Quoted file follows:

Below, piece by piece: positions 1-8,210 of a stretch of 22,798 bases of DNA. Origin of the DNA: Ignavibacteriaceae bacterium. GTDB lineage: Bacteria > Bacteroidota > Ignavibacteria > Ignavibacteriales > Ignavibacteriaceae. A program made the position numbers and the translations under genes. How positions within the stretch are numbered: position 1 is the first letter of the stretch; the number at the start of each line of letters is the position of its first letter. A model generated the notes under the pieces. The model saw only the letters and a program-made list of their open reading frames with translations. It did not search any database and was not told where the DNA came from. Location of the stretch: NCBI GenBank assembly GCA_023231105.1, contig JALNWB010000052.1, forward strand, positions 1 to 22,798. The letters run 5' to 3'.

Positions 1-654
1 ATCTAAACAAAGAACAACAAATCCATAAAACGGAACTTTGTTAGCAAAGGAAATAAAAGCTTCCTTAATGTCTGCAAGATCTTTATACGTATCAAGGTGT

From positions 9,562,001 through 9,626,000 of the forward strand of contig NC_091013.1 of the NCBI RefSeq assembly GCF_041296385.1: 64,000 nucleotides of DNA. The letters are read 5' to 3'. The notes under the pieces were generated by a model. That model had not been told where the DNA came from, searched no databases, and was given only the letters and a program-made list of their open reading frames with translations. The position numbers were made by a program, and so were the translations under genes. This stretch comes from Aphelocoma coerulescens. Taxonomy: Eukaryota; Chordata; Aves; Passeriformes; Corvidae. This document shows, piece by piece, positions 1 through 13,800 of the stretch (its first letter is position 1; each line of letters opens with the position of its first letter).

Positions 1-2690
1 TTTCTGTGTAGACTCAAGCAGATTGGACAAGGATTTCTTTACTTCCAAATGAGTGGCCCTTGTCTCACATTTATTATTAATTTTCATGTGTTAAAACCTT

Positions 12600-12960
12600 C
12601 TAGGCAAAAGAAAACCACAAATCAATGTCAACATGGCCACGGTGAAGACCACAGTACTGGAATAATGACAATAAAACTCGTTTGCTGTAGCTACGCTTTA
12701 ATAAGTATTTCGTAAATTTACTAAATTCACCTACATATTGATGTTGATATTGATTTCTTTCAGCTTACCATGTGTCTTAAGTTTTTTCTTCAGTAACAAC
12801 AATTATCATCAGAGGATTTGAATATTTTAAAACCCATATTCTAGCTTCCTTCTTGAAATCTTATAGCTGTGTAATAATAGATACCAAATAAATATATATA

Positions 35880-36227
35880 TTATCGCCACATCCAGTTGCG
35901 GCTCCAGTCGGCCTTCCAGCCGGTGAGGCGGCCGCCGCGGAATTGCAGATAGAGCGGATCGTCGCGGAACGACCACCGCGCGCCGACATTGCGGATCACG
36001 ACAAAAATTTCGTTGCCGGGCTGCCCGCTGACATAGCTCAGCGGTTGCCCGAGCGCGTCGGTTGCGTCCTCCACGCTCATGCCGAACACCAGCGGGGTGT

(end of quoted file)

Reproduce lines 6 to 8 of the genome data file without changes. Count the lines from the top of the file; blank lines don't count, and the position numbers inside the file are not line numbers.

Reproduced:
1 TTTCTGTGTAGACTCAAGCAGATTGGACAAGGATTTCTTTACTTCCAAATGAGTGGCCCTTGTCTCACATTTATTATTAATTTTCATGTGTTAAAACCTT

Positions 12600-12960
12600 C